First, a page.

Not every patient needs a shaped implant – plenty of patients do just fine with a pair of round implants. But for specific indications, in my opinion, there is not a better implant choice. Especially if the goal is a natural-appearing breast augmentation result.
Tear Drop or Anatomic Breast Implants Can Rotate: Variables in Breast Augmentation
Anatomic breast implants or tear drop shaped implants must be textured to facilitate adherence to prevent rotation when placed in the breast pocket. The textured shell can be thicker and form more visible rippling. These factors introduce negative variables into a procedure which should have a very reliable outcome. A conservative smooth, round implant placed under the muscle can produce a very natural look which can be delivered with a high degree of predictability. I hope this helps. Dr. Trussler
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Fat transfer and form-stable teardrop implants
I would disagree with one of the previous commenters- fat grafting to the breast has entered the mainstream and it is a safe and reasonable way to add volume to the breast. As for teardrop shaped 'form stable' implants, I think there a few unique anatomic indications to use these shaped devices (constricted breasts, for example) - and they certainly appear to have a lower capsular contracture rate than our current round silicone implants (in the USA)...but the implant rotation is a problem- precise implant pocket dissection is essential to keep these devices from spinning around and changing the shape of the breast.
Tear Drop Implants for Augmentation
I do not use tear drop implants because when they are placed under the pectoralis muscle - they look the same as round implants, unless they rotate - then they look very awkward. Little benefit, big risks.
Silicone implants are a good choice in most patients with small amount of breast tissue to cover the implants. You can get a very natural result.
All Anatomical Implants Are Textured
First off, all anatomical ( tear-drop) shaped implants are textured. They are designed with the texturing to insure that they do not rotate at all. If they do, then the volume will shift and distort the shape of the breast. Fat trasfers to the breast are very controversial and you should proceed with caution. Any little bit of fat necrosis ( not all of the fat will live once replanted) will calcify and can mimic breast cancer. This makes mammograms and a diagnosis harder. This is why in the US it is still looked upon with scepticism and caution. Going under the muscle would be very advisable, but if you are extremely thin, then the chances of some rippling with any type of implant are higher, regardless of the placement and the size. I hope this helps.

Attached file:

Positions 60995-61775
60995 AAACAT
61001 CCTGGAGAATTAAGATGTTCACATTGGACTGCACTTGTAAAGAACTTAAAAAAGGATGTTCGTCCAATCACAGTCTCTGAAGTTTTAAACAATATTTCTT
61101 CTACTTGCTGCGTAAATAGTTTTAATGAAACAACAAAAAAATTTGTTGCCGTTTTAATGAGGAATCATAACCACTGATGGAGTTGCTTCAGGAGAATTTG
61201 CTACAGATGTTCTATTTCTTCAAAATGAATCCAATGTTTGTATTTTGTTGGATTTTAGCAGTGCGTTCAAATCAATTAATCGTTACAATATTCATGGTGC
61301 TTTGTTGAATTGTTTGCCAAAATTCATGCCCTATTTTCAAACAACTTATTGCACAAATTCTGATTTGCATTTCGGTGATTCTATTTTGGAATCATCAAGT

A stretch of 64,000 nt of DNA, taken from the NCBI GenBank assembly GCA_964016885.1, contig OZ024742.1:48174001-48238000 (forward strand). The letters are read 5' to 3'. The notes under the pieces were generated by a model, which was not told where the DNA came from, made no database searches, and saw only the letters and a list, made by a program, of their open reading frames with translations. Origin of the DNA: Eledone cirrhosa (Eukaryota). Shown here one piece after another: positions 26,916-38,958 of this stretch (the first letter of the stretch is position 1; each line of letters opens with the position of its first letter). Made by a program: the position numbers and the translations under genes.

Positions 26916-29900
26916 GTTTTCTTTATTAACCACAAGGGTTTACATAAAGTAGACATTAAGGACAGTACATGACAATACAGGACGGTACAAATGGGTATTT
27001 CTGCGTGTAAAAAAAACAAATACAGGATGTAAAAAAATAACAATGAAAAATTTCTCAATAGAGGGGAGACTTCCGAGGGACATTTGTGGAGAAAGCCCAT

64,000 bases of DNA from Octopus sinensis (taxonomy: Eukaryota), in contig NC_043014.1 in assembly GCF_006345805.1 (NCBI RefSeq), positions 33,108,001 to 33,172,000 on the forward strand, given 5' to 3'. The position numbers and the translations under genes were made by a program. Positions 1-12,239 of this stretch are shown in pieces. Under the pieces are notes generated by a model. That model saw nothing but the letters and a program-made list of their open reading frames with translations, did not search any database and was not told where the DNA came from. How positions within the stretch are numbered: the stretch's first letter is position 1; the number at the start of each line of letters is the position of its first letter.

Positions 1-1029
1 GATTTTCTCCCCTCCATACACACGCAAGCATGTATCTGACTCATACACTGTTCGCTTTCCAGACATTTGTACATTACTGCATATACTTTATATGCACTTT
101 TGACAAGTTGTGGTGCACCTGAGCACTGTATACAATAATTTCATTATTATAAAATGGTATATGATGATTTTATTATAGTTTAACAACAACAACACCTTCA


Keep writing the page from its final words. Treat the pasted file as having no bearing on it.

Risk of rotation
Tear Drop Shaped Implants
Regarding your question concerning tear drop shaped implants, in order to minimize the risk of implant rotation, surgeons limit the size of the pocket they create. The textured surface of these implants further reduce the chance of rotation, however, that is one of the potential risks of shaped implants.
Anatomic implants and rotation
Yes, anatomic shaped implants can rotate if there is not proper adherence between the implant surface and the capsule. The risk of superior pole rotation is in the 8% range.
Teardrop or anatomic implants
Teardrop or anatomic implants have a textured coating to promote adherance to the breast tissue thereby preventing rotation or movement of the implant. However, even with the textured coat, they can rotate which can result in a distorted appearance of the breast, especially in thin women with limited soft tissue coverage.